Cook County's Fair Transit initiative, which kicks off early in 2021, will support Metra Commuter Rail lines serving underserved communities in Chicago's South and Southeast sides and the South Suburbs.

                                                                                                                                                                                                                       
 

"What we really need in our region is a universal fare card" that would allow transfers at a modest cost between Pace Suburban Bus, Metra and the Chicago Transit Authority, Preckwinkle said.

Within the seven-county region, Black and Latino residents experience the longest commute times -- roughly 44 minutes each way -- and live in households with a median income of $31,000. Areas with the shortest commute times are in majority white communities with a median income of more than $75,000. Minority residents in parts of the south and west sides of Cook County are experiencing commute times of more than 60 minutes, officials said.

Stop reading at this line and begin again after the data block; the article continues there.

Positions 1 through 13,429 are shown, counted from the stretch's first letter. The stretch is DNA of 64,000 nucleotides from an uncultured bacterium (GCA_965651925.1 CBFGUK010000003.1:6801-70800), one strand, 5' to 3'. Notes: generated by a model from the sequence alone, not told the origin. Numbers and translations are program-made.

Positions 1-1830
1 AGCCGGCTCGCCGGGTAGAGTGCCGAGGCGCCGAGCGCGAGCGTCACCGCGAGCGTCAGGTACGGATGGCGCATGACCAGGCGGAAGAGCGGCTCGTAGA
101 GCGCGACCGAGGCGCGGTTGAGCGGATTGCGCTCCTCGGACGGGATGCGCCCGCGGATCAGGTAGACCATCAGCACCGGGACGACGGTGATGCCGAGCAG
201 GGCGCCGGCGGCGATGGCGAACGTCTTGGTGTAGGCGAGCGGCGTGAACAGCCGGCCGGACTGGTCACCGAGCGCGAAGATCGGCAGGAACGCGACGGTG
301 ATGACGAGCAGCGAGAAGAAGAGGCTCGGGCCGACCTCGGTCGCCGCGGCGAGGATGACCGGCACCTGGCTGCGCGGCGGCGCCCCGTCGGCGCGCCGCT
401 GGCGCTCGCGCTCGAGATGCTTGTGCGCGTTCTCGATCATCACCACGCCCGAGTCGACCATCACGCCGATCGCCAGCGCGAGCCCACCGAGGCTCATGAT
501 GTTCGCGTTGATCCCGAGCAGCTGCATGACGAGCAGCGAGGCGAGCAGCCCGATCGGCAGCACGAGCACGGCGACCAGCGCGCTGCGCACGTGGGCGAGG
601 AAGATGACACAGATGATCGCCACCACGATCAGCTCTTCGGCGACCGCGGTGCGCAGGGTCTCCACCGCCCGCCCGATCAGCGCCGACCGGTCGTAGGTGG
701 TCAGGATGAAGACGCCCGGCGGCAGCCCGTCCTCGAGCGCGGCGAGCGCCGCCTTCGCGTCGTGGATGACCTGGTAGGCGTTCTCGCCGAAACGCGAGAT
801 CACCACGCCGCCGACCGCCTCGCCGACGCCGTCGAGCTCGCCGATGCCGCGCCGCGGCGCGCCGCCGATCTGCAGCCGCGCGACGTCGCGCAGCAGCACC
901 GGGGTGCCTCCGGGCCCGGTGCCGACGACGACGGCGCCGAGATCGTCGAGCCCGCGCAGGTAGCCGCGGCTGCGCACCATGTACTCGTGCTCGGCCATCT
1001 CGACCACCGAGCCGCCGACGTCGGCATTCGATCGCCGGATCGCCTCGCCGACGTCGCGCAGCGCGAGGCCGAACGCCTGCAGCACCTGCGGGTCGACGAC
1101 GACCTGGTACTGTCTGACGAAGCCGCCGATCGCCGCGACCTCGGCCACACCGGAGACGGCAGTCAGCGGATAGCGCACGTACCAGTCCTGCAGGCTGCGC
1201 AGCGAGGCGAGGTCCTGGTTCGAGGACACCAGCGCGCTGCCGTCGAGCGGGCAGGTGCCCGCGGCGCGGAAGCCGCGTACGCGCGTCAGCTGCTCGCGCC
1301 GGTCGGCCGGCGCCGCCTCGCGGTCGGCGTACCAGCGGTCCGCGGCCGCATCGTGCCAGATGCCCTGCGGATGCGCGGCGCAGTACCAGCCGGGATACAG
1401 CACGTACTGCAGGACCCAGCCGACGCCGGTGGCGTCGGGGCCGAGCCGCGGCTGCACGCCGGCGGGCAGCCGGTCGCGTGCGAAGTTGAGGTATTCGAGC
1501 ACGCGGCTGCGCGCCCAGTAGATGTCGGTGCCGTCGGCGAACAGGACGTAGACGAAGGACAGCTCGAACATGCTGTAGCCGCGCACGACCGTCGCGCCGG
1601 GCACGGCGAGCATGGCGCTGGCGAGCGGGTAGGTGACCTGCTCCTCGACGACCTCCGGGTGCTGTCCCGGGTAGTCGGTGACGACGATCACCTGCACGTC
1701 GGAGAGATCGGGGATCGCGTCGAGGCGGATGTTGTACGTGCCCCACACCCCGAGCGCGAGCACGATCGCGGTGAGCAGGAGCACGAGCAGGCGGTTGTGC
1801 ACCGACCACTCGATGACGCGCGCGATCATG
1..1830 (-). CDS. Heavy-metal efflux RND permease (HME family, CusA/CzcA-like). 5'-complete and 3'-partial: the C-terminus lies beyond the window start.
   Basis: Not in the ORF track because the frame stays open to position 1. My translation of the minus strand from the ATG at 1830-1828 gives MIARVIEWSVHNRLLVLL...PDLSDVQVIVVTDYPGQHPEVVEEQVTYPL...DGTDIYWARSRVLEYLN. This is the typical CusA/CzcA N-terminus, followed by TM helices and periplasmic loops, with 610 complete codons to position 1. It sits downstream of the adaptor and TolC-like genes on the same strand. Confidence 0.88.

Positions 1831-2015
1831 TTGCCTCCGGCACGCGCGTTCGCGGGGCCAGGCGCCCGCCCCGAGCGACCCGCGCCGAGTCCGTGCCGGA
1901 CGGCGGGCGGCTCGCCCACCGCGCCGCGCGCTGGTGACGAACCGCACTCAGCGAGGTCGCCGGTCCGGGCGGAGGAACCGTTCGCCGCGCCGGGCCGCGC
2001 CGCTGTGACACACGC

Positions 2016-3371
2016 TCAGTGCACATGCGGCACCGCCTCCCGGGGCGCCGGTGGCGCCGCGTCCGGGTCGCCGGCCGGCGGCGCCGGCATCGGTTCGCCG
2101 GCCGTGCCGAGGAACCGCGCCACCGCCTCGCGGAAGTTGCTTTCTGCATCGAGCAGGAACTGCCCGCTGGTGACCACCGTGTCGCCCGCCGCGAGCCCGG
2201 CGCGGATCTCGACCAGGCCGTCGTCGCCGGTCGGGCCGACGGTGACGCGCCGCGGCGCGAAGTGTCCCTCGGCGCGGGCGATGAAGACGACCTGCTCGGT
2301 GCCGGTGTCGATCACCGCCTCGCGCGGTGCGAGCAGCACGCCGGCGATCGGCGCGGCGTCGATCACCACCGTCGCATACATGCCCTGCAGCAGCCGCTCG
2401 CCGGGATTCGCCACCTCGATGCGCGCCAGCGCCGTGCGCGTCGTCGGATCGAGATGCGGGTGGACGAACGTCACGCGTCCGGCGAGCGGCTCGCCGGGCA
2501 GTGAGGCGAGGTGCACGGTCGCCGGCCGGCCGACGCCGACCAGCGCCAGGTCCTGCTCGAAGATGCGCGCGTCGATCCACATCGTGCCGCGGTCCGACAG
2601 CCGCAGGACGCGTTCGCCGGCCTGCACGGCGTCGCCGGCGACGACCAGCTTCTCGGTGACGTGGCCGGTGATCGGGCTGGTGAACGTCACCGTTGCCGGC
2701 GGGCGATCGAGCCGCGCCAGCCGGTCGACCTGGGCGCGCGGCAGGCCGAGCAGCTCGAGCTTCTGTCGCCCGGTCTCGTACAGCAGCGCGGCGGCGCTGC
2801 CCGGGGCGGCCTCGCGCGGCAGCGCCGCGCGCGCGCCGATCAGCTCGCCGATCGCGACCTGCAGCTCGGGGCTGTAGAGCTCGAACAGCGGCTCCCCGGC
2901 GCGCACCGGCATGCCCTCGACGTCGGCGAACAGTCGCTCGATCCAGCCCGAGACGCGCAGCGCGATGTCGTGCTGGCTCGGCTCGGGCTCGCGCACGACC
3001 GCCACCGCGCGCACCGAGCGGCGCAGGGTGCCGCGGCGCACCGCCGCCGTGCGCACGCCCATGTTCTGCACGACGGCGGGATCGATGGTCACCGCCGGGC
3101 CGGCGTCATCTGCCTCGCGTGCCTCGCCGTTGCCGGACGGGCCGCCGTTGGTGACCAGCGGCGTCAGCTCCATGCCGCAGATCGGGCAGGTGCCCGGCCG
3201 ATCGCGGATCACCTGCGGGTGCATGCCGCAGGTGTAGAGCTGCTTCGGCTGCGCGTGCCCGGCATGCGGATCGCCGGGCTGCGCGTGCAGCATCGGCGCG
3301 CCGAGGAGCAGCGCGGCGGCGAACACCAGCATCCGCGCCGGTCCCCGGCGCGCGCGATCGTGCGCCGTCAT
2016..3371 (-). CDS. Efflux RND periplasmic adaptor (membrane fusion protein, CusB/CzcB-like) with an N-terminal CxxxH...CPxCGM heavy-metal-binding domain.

"Approximately one-third of the region's population lives in economically disconnected areas" with concentrations of low-income households and minority or limited English proficiency populations, said Audrey Wennink, transportation director for the Metropolitan Planning Council.

Immigrant rights

The village of Hanover Park will host an educational virtual town hall at 6 p.m. Sept. 28 on "Know Your Immigrant Rights: The Trust Act."

Hanover Park Police Chief Mike Menough and representatives of the nonprofit North Suburban Legal Aid Clinic are among the panelists.

The event will be broadcast live on Facebook. To register for the Zoom event, visit tinyurl.com/HanoverParkKnowYourRights. Submit questions beforehand by emailing Trustee Liza Gutierrez at LGutierrez@hpil.org.

Helping students thrive

Oakton Community College in Des Plaines has been awarded a $1.7 million federal grant for its TRIO Program, which helps students graduate.